Presence is looking inward and learning how to be with yourself, in the moment, see the gears turning, embrace what’s in your immediate vicinity, and thereby put space around destructive thoughts of other times and places, as you apply your full energy to the “here and now.” The idea is that you must first attend to the reality of the moment before you can effectively contribute anything positive to it.
Simply being completely present with someone else is difficult because it requires you to share yourself completely, vulnerabilities and all, and enter a moment of unguarded honesty with this person.
To cultivate your presence, all you need to do is sit quietly for as long as you desire and put your full attention on your breath – thinking only of what each inhale and exhale feels like. Don’t judge or resist your inner-workings. Simply accept and breathe. Practice this a few times a day, and it will start to feel more natural. This way, when you are in the thick of a deep conversation with a friend or partner, you can access that presence and listen without judgment or impatience, speak with clarity, and learn to fully connect and compromise.
Bottom line: Be Present. Give the people you care about your full attention. Let them see they’re own beauty in your eyes. Let them find their own voice through your listening ears. Help them discover their own greatness in your presence. (Read The Power of Now.)
6. Some relationships aren’t meant to last.
There are certain people who aren’t meant to fit into your life in the long-term no matter how much you want them to. They pass through your life in a shorter time frame than you had hoped to teach you things they never could have taught you if they stayed.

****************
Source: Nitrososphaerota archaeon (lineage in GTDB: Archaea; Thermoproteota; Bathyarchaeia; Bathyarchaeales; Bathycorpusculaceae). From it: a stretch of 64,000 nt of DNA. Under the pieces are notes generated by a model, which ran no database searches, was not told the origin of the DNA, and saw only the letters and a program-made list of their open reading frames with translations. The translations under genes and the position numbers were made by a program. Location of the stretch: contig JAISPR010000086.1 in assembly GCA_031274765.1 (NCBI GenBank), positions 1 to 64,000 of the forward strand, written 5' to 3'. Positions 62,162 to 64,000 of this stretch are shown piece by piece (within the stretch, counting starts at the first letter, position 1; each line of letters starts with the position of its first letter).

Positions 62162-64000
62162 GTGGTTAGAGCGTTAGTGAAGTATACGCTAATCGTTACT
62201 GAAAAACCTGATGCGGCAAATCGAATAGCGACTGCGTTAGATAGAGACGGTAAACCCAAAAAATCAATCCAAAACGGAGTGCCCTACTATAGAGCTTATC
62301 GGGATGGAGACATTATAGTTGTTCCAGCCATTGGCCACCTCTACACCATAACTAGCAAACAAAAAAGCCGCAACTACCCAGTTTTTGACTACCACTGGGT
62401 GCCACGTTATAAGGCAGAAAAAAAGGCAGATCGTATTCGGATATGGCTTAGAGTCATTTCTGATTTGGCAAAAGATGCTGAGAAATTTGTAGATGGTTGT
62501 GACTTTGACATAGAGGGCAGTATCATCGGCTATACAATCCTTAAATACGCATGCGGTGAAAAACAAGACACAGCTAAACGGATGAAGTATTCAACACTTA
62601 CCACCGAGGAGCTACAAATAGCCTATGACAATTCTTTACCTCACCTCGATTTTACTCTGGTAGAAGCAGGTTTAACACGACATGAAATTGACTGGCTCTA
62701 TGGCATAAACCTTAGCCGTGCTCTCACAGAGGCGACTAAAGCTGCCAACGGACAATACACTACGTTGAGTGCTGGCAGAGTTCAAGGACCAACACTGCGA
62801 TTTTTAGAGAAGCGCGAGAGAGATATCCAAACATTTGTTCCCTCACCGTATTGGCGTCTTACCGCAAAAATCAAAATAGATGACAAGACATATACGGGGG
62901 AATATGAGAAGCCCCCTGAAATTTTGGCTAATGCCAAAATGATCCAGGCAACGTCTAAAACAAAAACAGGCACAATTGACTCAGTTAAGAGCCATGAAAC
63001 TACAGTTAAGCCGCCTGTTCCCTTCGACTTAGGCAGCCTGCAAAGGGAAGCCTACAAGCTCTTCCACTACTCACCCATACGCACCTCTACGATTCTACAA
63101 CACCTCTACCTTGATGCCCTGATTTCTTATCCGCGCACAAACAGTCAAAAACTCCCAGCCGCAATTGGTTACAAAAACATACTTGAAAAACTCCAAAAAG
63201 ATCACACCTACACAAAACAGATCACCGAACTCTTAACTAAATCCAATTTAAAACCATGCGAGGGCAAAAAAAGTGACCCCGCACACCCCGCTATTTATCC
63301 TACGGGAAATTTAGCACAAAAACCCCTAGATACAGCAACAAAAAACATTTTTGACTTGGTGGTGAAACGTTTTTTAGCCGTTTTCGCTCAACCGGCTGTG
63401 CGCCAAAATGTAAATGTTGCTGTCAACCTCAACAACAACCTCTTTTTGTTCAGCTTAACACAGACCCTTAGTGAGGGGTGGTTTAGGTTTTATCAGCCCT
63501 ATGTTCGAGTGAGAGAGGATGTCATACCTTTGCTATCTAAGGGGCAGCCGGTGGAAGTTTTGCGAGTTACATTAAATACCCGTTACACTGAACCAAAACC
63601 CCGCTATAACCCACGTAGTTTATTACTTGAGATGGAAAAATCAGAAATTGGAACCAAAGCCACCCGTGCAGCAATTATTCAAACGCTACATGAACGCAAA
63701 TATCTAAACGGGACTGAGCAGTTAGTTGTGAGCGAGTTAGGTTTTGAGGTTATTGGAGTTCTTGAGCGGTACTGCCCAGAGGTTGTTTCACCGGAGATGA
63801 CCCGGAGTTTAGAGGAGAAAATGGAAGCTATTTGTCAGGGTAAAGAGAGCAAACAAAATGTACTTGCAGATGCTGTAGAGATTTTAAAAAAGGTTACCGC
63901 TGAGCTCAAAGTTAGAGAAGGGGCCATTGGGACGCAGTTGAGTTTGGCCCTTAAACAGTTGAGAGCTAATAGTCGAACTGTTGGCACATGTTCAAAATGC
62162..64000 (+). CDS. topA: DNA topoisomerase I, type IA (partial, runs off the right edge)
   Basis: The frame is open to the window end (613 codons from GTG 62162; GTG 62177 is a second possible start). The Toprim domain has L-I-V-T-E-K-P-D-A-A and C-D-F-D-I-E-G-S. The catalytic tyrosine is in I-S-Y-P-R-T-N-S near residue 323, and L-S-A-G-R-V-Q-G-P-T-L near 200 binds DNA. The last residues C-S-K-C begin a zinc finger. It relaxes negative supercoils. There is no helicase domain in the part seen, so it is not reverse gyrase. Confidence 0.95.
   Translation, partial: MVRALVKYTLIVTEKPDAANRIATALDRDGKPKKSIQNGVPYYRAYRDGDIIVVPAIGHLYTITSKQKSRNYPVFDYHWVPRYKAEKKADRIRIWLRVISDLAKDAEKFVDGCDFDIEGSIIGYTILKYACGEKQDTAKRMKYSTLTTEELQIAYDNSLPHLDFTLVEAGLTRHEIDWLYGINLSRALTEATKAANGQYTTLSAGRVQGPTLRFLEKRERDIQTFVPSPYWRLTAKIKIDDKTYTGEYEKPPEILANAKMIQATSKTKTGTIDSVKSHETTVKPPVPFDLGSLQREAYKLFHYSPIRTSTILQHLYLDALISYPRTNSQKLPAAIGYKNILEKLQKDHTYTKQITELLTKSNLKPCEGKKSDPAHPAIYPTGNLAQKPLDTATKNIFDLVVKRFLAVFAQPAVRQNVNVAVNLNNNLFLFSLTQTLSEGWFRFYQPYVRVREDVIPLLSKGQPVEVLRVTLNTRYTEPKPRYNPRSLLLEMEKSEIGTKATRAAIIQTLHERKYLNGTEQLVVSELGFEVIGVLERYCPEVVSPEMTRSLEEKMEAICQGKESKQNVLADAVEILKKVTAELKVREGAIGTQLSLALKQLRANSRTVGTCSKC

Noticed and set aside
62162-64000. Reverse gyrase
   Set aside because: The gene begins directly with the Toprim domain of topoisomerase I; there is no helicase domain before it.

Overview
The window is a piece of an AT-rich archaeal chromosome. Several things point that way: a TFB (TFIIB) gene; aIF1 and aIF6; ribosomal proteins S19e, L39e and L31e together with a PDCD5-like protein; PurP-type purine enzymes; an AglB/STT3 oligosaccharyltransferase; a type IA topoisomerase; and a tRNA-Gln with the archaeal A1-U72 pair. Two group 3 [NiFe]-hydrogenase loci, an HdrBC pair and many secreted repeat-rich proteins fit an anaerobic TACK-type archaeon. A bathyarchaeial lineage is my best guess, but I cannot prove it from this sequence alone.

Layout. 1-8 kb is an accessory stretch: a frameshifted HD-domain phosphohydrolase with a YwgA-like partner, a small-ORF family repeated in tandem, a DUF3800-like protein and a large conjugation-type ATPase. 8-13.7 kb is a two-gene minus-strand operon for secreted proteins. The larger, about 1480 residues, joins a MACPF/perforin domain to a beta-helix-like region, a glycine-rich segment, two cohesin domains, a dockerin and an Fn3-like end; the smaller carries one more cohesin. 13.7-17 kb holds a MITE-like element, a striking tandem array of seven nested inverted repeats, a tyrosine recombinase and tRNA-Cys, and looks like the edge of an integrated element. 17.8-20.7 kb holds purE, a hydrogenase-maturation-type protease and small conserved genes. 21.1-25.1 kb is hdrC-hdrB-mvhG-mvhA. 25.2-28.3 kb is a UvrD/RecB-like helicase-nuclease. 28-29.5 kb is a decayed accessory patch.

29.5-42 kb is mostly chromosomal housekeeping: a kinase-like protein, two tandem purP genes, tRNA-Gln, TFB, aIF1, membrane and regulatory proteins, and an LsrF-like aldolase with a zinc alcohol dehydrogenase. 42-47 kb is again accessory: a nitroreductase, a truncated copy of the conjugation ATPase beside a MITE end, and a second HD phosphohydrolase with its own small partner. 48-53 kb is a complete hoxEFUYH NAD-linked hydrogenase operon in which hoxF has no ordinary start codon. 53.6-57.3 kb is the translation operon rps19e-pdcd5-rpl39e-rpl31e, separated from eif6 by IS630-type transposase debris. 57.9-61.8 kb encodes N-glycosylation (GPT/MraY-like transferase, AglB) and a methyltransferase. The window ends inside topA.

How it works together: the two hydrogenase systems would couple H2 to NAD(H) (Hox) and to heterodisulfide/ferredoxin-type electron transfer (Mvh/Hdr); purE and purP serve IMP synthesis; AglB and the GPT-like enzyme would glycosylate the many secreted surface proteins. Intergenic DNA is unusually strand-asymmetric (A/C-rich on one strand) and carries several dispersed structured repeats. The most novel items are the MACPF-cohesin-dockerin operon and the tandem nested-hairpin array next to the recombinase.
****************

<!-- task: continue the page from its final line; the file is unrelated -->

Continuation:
So many people think friends or lovers have to be the perfect fit, because that’s what everyone tells you to want – that’s the Hollywood love story. Of course, it’s nice when relationships stay healthy and last, but that doesn’t mean your failed relationships aren’t equally as important. Some people you engage with will be like a mirror – people who show you things that are holding you back, people who show you the ways that don’t work, people who bring your insecurities and misjudgments to your own attention so you can change your life.
It’s these people – the ones who come into your life for a short time and teach you a priceless lesson – that are some of the most important people you will ever meet, because they tear down your walls and smack you until you’re wide awake.
Do you want to live with these people in your life forever? No way – that would be way too painful! They come into your life to shake you up, tear apart your ego, flip your perspective, show you your obstacles, break your heart and mind open so new rays of light can shine in, just to reveal another layer of YOU to yourself, and then they move on like they’re supposed to.
Take their lessons as gifts and be sure you move on too.
What would you add to the list? Why do some good relationships go bad? Please leave a comment below and share your insights with us.
Photo by: Mark Sebastian